MAYORS in both the city and district of North Vancouver say they were shocked to learn last week that local taxpayers will be on the hook for an RCMP pay raise that wasn't discussed with municipalities that pay the bills.
Both City of North Vancouver Mayor Darrell Mussatto and District of North Vancouver Mayor Richard Walton say they were surprised and disappointed to be told of the increase after the deal was done - especially since the federal government has promised local leaders more consultation under a new RCMP contract.
"I was shocked when I found this out. It was completely unexpected," said Mussatto. "I was expecting consultation"
Instead, Mussatto said he first learned of the pay raises in the newspaper.
"It's certainly going to put a strain on the relationship between the municipalities and the provincial and federal governments," said Mussatto.
Walton echoed that frustration, saying the pay raise should have been discussed much earlier with municipalities.
"The number 1 rule in business is don't surprise your banker. It's a good rule in life," he said.
The pay increases include 1.7 per cent this year, retroactive to Jan. 1, 1.5 per cent next year and two per cent starting in 2014.
Municipalities have not received a breakdown on how the increases will affect each detachment, but Mussatto said it's estimated the pay hikes are equivalent to a one per cent tax increase.
Both mayors added it's an especially difficult time to get the news because local governments have almost finalized their budgets.
"You try to go into your budgeting process with all of your information on the table," said Walton.
In the two North Vancouver municipalities, RCMP costs are more than $18 million annually. Policing costs are also one of the fastest rising costs in both local governments' budgets.
In North Vancouver, local municipalities pay 90 per cent of policing costs while the federal government pays 10 per cent. Municipalities also pay 100 per cent of costs for civilian support staff.
On top of the recently announced pay hikes, Mussatto said there are additional RCMP costs that municipalities could still be hit with - including costs connected to an unresolved retroactive pay dispute, severance pay and a share of the capital costs for the B.C. RCMP headquarters in Surrey, estimated at $1 billion.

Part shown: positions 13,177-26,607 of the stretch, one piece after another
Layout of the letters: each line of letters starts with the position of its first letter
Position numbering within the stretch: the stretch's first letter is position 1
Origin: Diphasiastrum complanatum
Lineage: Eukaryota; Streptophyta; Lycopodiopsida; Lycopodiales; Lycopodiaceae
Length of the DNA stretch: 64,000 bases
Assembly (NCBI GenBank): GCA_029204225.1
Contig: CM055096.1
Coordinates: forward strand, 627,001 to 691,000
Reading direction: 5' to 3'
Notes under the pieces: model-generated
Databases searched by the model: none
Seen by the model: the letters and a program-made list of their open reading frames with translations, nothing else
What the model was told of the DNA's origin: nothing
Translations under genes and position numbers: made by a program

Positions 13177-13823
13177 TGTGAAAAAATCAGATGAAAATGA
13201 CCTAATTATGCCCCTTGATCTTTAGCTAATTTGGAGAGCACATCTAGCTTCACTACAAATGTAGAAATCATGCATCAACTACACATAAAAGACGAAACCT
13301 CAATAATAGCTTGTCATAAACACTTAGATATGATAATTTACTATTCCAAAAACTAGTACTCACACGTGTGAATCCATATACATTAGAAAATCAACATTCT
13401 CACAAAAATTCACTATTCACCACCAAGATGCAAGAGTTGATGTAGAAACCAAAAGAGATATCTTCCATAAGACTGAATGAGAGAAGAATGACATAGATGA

"We still don't understand the full impact of the costs," said Mussatto.
Having more say over cost containment has been a key issue for municipalities in negotiations over the new RCMP contract, signed by provincial Justice Minister Shirley Bond and federal Public Safety Minister Vic Toews March 21.
At that announcement, Bond stressed that under the new agreement, municipal leaders would be consulted on decisions affecting costs before rather than after they are made.
The surprise pay raise announcement calls that into question, said Dave Stuart, chief administrative officer for the District of North Vancouver.
Both North Vancouver mayors said their municipalities will not sign the deal by the April 30 deadline.
"It's pretty clear we're not going to be able to meet any kind of end of April timing date," said Walton. "Perhaps not even the end of May."
A team of councillors is examining the contract and coming up with a list of questions that need answering before the District of North Vancouver signs on, said Walton.
Walton said the new 20-year contract is "the most important contract we will sign during this council and probably my tenure as mayor."
"We're going to have a good hard look at it," said Stuart.
Mussatto said similar discussions will happen at the city. "All members of council have been very concerned about the RCMP budgeting and cost increases," he said. "We'll be having some good long talks."
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